Beijing: Canadian Prime Minister Justin Trudeau on Tuesday began his first official visit to China to improve economic ties and boost bilateral relations.
Trudeau, who will be in China from August 30 till September 6, will visit the cities of Beijing, Shanghai and Hong Kong besides participating in the G20 summit next week at Hangzhou, EFE news reported.
The Prime Minister is accompanied by his wife Sophie Gregorie Trudeau and daughter Ella-Grace, along with his delegation that includes Foreign Minister Stephane Dion, Trade Minister Chrystia Freeland and Finance Minister Bill Morneau.
During his visit, Trudeau is expected to push trade ties with China and discuss a possible free trade agreement, as well as the eventual inclusion of Canada in the China-led Asian Infrastructure Investment Bank.
He is also likely to discuss the human rights situation in China and the difficulties faced by people who hold double-citizenship in the country.
Trudeau is also expected to meet Chinese Prime Minister Li Keqiang, e-retail giant Alibaba's founder Jack Ma, and Hong Kong multimillionaire Li Ka-Shing, a shareholder in Canada-based Husky Energy, among others.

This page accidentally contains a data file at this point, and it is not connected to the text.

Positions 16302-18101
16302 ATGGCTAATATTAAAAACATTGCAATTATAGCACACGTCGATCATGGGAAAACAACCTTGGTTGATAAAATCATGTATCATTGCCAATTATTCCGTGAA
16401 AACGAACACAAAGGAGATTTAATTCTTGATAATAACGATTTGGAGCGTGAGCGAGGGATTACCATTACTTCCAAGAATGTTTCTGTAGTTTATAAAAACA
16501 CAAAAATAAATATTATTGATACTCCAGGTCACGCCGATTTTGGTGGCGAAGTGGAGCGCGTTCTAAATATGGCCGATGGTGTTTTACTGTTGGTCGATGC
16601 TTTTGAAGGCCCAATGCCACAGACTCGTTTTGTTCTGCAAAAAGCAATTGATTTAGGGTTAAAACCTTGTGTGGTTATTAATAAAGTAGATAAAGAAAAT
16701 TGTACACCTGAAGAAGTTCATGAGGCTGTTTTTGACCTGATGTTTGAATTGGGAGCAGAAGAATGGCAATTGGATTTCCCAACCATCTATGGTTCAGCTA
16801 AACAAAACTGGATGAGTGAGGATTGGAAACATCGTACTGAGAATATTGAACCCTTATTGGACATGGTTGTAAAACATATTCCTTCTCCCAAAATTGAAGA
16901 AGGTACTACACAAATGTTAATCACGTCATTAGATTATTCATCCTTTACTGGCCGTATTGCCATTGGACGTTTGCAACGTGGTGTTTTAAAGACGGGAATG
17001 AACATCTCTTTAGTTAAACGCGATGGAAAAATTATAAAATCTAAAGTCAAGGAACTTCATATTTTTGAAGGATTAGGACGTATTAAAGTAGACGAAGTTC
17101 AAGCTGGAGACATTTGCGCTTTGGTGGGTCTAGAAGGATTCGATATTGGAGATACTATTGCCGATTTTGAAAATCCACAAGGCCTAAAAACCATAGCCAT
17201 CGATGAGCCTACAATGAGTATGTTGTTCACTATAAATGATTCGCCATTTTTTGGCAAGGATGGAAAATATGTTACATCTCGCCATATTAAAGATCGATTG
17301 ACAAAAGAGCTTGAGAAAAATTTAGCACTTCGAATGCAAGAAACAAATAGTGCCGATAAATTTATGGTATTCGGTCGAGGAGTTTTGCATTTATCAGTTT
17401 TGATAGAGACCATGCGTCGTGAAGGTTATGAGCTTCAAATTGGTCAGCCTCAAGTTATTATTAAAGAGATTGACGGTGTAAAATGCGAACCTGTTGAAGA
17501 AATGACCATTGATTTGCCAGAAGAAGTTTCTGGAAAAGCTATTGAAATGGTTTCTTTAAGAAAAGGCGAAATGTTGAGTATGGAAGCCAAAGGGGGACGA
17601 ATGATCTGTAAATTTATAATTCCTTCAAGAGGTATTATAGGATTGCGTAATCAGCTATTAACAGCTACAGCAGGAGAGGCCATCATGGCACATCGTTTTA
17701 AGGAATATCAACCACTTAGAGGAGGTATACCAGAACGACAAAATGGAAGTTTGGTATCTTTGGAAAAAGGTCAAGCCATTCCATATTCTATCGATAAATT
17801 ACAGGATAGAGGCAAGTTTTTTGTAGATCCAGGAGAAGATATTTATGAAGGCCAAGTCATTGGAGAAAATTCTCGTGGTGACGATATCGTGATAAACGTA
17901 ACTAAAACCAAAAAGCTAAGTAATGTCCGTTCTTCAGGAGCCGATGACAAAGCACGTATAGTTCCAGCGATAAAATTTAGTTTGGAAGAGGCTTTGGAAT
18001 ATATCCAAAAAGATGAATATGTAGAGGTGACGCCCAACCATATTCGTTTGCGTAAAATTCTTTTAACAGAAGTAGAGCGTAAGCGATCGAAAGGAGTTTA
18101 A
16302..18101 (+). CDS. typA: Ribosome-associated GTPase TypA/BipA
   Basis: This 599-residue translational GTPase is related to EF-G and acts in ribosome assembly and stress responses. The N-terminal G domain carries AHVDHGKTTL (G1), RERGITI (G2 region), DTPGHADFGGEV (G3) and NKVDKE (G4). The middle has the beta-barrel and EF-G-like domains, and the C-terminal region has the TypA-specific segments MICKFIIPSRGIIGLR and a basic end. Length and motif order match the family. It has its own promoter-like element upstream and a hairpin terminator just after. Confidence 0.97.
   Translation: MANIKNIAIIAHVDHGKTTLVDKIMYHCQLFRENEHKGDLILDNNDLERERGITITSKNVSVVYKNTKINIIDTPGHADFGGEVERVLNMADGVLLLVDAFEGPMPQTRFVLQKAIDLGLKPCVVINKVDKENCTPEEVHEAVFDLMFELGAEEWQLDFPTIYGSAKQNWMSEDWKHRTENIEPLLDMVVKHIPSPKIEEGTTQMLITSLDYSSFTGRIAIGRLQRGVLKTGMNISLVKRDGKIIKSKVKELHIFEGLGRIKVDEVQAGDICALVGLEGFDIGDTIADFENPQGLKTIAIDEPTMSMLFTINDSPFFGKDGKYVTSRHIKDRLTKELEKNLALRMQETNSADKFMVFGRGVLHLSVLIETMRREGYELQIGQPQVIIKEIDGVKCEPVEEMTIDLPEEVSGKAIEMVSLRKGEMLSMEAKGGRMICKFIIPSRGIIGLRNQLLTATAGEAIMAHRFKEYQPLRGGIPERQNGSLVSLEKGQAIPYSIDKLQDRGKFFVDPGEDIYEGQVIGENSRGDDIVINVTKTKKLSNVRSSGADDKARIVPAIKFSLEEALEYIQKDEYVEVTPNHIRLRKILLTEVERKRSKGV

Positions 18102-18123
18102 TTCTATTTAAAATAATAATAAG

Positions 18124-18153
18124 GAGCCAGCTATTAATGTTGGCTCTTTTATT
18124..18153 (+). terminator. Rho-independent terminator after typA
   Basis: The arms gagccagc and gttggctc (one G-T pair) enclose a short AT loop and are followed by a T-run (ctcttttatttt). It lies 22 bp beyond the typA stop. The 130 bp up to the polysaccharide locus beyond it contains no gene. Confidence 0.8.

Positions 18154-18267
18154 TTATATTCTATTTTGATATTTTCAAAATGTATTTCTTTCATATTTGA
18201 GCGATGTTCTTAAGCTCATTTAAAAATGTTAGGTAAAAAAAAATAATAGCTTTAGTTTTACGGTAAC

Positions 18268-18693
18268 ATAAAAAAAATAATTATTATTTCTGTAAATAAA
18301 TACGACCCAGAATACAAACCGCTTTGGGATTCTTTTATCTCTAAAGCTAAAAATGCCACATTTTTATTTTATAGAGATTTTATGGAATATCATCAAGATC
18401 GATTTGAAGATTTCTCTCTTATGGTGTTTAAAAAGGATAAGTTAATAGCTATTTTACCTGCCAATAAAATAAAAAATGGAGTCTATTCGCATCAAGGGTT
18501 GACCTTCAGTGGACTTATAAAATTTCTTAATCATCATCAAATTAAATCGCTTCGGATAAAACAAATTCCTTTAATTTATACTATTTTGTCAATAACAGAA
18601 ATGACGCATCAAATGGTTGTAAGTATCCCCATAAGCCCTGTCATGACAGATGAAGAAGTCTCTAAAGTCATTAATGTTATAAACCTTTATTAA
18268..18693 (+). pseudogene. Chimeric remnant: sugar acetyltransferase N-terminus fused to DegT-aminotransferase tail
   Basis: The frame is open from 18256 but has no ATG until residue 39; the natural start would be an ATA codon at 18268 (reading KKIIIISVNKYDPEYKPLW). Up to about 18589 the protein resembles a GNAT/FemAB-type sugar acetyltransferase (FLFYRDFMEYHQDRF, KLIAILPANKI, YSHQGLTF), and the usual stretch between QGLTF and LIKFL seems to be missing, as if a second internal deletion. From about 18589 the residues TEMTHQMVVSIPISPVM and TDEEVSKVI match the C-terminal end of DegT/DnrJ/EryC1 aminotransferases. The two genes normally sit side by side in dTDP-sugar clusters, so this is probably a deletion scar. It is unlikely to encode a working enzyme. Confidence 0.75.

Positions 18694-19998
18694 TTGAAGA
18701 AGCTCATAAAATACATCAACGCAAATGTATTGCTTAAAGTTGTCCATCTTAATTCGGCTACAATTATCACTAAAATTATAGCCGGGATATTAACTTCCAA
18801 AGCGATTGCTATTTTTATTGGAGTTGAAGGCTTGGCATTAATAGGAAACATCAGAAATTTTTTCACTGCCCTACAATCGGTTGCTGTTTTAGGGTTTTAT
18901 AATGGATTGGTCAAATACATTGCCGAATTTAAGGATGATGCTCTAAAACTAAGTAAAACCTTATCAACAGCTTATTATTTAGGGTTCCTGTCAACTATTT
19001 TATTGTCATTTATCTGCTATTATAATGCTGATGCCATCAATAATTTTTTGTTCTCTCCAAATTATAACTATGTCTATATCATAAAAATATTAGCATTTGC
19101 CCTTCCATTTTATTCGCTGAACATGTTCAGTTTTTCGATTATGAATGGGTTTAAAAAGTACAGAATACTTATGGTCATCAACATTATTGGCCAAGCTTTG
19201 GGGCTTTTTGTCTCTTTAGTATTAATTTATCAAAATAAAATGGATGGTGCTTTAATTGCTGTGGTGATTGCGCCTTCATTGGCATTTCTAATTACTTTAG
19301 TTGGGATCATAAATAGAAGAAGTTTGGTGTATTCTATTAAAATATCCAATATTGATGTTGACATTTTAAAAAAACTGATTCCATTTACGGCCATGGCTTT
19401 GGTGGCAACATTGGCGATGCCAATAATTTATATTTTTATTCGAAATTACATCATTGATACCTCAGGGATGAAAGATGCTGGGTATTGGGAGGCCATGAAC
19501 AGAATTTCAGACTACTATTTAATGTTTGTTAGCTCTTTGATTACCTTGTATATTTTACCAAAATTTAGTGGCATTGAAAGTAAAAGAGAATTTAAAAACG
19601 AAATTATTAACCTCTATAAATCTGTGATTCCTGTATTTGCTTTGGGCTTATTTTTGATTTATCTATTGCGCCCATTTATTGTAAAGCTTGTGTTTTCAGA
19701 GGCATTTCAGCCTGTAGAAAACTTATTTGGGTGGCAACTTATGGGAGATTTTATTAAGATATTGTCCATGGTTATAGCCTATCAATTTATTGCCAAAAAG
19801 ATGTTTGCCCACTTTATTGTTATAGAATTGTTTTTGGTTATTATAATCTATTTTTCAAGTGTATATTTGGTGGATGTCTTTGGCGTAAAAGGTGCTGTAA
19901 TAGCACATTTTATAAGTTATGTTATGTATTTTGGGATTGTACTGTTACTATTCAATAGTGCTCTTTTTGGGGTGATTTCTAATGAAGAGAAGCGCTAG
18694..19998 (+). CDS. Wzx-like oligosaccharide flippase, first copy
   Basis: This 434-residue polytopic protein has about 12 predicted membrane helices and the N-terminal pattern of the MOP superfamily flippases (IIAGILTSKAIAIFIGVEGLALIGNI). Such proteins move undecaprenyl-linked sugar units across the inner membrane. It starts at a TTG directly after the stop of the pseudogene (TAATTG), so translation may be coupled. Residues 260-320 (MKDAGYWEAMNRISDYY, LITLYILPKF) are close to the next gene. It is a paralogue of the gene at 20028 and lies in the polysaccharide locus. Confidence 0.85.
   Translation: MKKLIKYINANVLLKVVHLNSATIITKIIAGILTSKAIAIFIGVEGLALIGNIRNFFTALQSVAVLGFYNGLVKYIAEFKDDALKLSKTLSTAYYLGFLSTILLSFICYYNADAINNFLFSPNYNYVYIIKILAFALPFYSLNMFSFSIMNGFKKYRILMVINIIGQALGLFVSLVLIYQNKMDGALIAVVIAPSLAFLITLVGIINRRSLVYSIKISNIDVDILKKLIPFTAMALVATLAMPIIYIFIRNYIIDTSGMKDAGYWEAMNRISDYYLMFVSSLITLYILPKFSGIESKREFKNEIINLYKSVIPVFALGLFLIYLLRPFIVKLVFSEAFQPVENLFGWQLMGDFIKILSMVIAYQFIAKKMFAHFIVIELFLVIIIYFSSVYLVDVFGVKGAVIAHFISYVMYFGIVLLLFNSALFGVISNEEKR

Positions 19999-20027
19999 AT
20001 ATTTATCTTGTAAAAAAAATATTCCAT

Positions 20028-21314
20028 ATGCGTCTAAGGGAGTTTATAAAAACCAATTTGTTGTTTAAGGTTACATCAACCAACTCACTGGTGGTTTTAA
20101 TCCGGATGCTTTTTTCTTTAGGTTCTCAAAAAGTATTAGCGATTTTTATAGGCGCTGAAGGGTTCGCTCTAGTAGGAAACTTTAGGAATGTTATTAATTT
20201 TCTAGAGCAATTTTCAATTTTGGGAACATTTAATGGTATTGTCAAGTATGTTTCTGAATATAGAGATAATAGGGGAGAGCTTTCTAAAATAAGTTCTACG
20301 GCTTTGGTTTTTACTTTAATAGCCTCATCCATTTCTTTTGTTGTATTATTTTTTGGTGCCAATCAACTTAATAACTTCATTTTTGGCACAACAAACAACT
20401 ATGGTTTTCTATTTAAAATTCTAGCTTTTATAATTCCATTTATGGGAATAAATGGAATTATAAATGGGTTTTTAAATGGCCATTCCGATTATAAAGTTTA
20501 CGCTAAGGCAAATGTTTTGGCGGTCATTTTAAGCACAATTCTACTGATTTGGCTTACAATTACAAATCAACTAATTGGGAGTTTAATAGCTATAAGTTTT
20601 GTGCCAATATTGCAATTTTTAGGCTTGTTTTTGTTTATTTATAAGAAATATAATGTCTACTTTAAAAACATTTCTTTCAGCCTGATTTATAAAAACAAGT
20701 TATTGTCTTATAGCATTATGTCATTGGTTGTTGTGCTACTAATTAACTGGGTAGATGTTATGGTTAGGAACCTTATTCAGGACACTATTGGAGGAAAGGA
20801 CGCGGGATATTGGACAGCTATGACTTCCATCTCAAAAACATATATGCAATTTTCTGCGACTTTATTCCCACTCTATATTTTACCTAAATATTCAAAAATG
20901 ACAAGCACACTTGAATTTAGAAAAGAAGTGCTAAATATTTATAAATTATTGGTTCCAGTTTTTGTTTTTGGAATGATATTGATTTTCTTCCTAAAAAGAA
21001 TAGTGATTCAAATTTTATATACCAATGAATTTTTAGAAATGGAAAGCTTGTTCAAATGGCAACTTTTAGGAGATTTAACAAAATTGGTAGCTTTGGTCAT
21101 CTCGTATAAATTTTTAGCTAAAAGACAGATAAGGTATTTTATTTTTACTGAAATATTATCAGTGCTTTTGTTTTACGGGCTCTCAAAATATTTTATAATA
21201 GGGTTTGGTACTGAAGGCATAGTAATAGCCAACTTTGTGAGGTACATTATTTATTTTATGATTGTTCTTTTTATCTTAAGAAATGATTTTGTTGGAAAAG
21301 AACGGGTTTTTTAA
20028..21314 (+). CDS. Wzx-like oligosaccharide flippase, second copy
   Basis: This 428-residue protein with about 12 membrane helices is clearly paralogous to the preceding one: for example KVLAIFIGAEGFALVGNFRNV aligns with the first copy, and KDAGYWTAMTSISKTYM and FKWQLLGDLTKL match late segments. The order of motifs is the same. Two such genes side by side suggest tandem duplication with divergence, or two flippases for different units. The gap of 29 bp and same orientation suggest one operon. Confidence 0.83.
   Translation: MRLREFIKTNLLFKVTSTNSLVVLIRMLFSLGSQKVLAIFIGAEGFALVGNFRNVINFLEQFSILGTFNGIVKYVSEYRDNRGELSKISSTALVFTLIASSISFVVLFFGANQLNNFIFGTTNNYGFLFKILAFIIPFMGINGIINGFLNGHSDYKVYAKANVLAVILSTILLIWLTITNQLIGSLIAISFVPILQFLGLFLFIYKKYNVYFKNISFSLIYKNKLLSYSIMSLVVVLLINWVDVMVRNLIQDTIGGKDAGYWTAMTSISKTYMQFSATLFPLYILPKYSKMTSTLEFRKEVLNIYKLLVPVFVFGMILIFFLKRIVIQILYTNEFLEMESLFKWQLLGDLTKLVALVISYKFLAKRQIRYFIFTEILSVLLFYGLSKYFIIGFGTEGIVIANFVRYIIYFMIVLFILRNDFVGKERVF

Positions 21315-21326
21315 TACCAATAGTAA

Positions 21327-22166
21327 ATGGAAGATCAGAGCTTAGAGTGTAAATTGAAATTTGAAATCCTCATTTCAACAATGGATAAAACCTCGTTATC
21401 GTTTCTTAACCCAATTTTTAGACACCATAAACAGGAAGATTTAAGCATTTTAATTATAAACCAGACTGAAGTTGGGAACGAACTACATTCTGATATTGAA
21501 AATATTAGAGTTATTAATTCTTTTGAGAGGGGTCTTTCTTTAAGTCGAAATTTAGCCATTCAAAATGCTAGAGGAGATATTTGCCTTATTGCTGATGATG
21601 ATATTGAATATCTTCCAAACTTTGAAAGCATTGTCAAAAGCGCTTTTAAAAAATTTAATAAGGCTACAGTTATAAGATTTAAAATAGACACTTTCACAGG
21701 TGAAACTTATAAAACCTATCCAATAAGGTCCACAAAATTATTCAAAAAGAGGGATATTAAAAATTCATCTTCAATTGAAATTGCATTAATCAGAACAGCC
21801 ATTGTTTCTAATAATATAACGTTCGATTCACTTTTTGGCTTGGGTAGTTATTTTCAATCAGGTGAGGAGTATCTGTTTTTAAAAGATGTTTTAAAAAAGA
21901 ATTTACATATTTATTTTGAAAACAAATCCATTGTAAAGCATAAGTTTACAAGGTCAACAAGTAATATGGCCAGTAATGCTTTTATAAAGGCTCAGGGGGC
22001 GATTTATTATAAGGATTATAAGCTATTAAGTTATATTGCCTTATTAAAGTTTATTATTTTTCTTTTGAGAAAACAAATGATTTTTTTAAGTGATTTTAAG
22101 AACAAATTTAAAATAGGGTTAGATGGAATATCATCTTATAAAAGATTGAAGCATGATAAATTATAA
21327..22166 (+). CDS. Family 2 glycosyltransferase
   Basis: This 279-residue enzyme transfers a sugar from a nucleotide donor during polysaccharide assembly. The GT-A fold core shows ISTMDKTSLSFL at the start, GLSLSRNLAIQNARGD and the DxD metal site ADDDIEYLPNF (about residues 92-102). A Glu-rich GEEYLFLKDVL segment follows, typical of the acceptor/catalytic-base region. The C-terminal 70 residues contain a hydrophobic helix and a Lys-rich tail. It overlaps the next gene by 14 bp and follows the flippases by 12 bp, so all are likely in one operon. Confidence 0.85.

His job, however, will not be easy as ties between the two countries have been strained since 2012, when the Canadian government, led by Stephen Harper, imposed measures to restrict acquisition of oil sand companies after China National OffShore Oil Corporation agreed to purchase Canada's Nexen.
Beijing, on its part, imposed strict restrictions on import of rapeseed oil from Canada, which it is expected to further strengthen in September.
Canada is also among the seven countries that came together to express concern over China's claims in the South China Sea, which further upset Beijing.
"Canada was among the first western power to establish diplomatic relations with Beijing in 1970 and I hope to start the process of rekindling bilateral ties," said Trudeau.
China is Canada's second largest trade partner after the US.